Adhesin degradation accelerates delivery of heat-labile toxin by enterotoxigenic Escherichia coli

Koushik Roy, Rita Kansal, Scott R. Bartels, David J. Hamilton, Salwa Shaaban, James M. Fleckenstein

Research output: Contribution to journalArticlepeer-review

37 Scopus citations


Many enteric pathogens, including enterotoxigenic Escherichia coli (ETEC), produce one or more serine proteases that are secreted via the autotransporter (or type V) bacterial secretion pathway. These molecules have collectively been referred to as SPATE proteins (serine protease autotransporter of the Enterobacteriaceae). EatA, an autotransporter previously identifiedinETEC, possessesafunctionalserineproteasemotifwithinits secreted amino-terminal passenger domain. Although this protein is expressed by many ETEC strains and is highly immunogenic, its precise function is unknown. Here, we demonstrate that EatA degrades a recently characterized adhesin, EtpA, resulting in modulation of bacterial adhesion and accelerated delivery of the heatlabile toxin, a principal ETEC virulence determinant. Antibodies raised against the passenger domain of EatA impair ETEC delivery of labile toxin to epithelial cells suggesting that EatA may be an effective target for vaccine development.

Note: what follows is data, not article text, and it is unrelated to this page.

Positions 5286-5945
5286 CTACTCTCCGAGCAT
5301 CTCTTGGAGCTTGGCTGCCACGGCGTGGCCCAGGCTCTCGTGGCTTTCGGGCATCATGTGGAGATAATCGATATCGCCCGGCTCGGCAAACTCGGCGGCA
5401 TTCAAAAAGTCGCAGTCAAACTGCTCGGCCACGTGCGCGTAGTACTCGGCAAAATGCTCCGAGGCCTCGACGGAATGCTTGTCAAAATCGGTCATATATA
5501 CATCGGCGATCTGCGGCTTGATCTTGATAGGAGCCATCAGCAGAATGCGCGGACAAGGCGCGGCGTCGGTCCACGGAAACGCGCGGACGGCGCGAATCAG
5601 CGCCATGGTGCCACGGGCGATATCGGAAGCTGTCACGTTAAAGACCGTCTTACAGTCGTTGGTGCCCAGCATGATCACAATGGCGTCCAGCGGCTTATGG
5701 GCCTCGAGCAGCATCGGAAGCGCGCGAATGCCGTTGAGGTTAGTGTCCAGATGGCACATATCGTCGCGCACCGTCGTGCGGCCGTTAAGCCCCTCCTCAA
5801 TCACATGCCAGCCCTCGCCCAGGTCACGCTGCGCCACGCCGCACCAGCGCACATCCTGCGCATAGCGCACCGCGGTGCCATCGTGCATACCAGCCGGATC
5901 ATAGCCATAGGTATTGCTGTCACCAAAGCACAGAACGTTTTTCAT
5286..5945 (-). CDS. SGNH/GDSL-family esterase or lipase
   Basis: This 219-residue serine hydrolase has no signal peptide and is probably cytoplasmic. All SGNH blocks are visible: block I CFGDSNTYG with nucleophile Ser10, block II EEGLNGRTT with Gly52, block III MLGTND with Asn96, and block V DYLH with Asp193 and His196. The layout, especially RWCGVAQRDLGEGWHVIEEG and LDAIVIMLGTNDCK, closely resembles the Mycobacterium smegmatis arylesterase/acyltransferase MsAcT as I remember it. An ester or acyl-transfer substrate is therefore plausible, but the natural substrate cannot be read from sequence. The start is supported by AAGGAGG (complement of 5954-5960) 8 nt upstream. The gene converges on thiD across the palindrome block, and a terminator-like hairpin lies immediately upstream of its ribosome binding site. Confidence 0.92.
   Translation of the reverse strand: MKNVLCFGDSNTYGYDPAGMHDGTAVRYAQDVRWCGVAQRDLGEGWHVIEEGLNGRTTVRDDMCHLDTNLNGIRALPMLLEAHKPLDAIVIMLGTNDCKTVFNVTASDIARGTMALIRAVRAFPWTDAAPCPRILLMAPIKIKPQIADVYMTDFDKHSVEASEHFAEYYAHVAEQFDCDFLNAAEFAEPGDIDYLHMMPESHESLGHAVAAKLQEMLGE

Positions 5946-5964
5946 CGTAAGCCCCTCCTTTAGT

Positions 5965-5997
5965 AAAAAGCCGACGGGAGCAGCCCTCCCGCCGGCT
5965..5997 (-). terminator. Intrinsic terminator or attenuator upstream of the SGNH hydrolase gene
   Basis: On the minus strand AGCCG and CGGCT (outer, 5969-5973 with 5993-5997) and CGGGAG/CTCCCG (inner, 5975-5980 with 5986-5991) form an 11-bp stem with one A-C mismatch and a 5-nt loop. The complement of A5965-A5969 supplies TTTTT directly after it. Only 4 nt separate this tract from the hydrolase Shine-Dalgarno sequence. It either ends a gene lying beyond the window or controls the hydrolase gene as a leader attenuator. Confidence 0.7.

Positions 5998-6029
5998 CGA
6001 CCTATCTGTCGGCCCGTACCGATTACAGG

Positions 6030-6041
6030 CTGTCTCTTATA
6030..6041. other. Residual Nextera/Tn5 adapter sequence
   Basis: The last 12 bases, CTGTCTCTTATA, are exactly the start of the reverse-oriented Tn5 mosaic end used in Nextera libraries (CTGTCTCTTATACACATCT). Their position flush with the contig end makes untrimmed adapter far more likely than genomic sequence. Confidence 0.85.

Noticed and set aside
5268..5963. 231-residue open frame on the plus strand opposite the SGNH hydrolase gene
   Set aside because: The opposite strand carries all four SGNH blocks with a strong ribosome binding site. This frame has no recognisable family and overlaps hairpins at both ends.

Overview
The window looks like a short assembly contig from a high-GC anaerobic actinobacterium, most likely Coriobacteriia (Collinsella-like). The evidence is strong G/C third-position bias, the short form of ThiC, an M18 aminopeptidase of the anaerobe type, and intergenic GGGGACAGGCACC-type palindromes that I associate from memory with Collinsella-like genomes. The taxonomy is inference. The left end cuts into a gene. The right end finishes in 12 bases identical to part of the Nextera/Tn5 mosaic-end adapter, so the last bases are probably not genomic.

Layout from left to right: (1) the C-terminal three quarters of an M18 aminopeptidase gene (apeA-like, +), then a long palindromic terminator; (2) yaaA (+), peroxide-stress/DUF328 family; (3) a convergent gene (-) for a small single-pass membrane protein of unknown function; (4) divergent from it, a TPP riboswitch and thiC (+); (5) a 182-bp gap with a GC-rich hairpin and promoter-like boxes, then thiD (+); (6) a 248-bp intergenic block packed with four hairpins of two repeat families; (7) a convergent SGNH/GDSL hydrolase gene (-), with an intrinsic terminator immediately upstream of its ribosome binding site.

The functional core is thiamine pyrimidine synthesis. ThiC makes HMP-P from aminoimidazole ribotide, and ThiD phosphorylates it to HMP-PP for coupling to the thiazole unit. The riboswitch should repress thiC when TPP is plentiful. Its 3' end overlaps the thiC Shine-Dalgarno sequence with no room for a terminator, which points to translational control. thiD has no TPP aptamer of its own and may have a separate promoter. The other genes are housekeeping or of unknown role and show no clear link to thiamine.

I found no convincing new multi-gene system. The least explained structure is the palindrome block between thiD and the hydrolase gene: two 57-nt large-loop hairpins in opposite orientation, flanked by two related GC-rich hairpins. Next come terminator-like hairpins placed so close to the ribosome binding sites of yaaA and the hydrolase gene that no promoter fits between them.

Original languageEnglish
Pages (from-to)29771-29779
Number of pages9
JournalJournal of Biological Chemistry
Issue number34
StatePublished - Aug 26 2011


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